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Meet the doomsayers waiting for the economy to crash

Jennifer Sor   

Meet the doomsayers waiting for the economy to crash
  • Economic doomers are getting louder as they say the economy is headed for a collapse.
  • Membership on the r/economiccollapse subreddit rose by 80% from the end of 2021 to the end of 2023.

Daniel, a Reddit user based in Washington, DC, has been browsing the subreddit r/economiccollapse for about four years. He says he isn't a doomsayer, but he sees an economic implosion coming for the US that could mirror the Soviet Union's collapse at the end of the Cold War.

Daniel, who asked to only use his first name to protect his privacy, has taken steps to prepare for his grim vision of the future. He refuses to hold his savings in cash and has all of his money invested in a portfolio of defense stocks, gold, crypto, and other assets he thinks will maintain their value.

"The one thing that our economy is going to be guaranteed is a wartime economy," Daniel told Business Insider in an interview. "Only time will tell how bad it will truly get."

Observers may be quick to dismiss such talk as conspiratorial or alarmist, but a growing number of people in online communities on Reddit and elsewhere say their unease about the economy and material conditions in the US points to a coming collapse.

The sentiment has been on the rise amid the frustration and anxiety that came with the pandemic and never seemed to subside, experts say, though most economists agree that the economy is probably fine for now.

Interest in ultra-bearish takes on the market or the economy is on the up based on raw search data. Google searches for "stock market crash" have jumped 17% over the last quarter, while searches for "economic crash" have surged 15%, according to search analytics firm Glimpse.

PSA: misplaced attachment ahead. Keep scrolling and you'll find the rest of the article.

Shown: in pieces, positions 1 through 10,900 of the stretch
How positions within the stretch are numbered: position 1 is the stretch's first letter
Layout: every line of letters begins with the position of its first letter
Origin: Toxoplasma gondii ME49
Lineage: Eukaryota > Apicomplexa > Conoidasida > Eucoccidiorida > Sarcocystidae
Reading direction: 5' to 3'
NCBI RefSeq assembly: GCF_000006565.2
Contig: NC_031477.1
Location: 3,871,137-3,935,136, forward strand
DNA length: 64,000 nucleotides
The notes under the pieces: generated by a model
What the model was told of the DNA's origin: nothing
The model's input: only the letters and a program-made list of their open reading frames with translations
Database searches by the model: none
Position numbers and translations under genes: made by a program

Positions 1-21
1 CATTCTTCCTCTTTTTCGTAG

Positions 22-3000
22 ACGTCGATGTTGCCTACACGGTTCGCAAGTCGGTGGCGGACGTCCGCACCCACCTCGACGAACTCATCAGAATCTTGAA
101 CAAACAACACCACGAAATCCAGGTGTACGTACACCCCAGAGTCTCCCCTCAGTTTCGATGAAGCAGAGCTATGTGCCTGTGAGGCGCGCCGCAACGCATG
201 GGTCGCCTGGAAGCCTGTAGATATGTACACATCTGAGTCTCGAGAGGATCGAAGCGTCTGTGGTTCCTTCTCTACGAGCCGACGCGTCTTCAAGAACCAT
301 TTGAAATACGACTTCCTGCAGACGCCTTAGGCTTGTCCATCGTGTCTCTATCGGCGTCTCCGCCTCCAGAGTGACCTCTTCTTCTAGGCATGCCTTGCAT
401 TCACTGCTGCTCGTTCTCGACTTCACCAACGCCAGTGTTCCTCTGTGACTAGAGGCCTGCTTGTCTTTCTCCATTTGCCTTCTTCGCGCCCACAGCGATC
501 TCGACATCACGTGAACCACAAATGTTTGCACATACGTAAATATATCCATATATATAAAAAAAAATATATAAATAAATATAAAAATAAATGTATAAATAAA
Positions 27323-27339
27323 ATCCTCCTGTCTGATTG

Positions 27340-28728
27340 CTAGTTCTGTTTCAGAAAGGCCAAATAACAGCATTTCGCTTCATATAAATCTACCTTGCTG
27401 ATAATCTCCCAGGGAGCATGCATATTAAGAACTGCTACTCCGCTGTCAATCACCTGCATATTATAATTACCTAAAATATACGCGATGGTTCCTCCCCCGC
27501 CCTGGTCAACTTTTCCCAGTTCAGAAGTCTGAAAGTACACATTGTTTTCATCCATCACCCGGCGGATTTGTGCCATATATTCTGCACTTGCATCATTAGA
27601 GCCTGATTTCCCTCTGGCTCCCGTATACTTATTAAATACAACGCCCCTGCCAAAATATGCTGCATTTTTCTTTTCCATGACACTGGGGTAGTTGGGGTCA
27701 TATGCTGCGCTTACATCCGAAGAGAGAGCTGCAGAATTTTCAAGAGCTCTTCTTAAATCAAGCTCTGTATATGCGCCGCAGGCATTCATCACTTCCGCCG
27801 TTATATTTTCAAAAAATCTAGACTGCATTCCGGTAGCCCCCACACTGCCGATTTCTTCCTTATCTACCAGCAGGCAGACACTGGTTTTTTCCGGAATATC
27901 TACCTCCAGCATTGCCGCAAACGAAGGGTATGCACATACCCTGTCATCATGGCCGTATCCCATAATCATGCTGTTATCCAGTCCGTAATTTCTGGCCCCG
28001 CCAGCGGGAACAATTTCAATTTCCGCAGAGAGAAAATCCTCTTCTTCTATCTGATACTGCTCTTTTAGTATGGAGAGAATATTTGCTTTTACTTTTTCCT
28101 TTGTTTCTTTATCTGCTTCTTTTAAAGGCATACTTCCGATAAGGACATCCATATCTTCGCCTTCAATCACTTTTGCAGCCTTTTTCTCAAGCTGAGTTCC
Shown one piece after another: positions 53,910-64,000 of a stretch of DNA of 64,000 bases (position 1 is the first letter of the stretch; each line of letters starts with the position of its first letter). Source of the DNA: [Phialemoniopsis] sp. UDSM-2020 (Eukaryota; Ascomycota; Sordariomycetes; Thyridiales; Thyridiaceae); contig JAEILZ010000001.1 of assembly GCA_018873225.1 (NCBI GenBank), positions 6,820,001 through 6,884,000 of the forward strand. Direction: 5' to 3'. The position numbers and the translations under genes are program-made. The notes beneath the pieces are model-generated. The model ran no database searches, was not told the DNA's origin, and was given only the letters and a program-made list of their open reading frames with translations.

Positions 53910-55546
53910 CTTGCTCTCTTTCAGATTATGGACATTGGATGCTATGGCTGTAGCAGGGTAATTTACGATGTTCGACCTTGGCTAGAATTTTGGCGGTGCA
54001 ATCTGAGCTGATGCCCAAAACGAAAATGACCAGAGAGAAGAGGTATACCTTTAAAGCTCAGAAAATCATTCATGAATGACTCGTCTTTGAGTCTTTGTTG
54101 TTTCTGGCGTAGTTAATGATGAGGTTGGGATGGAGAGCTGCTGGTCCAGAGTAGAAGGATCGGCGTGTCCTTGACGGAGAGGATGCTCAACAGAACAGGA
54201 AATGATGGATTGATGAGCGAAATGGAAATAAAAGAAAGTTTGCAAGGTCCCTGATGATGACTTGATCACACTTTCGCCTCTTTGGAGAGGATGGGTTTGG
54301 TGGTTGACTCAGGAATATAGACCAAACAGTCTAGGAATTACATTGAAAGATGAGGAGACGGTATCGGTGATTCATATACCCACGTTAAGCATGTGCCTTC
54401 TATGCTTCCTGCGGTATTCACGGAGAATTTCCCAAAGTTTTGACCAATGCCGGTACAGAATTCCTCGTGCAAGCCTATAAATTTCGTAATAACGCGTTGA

Membership on the r/economiccollapse subreddit has also climbed in recent years, rising by 80% from the end of 2021 to the end of 2023. The broader doomsday message board, r/collapse, has also seen an increase in membership, rising 26% since the end of 2021, according to the analytics site Subreddit Stats.

In both communities, users are sounding the alarm on all sorts of apocalyptic scenarios for the economy, with some predicting a stock market crash, housing market crash, or a total collapse of the US financial system.

One r/economiccollapse member Business Insider connected with, who withheld their identity to maintain their privacy, said they believed the stock market would "plummet" if the Fed didn't continue to raise interest rates, causing a hyperinflation problem to spread through the economy.

"I have encountered only a small handful of people in person who truly know what's up," they told BI. "I am very pessimistic because I don't have much control over it, and I have not seen any evidence of things getting back on track."

Another user warned the recent run-up in AI stocks could lead to a dot-com-style crash.

"Irrational exuberance and greedy speculation. Big money to be made in the short term, but massive hangover when the party is over," they wrote in a post. "I wouldn't want to be left holding the bag when it all falls in."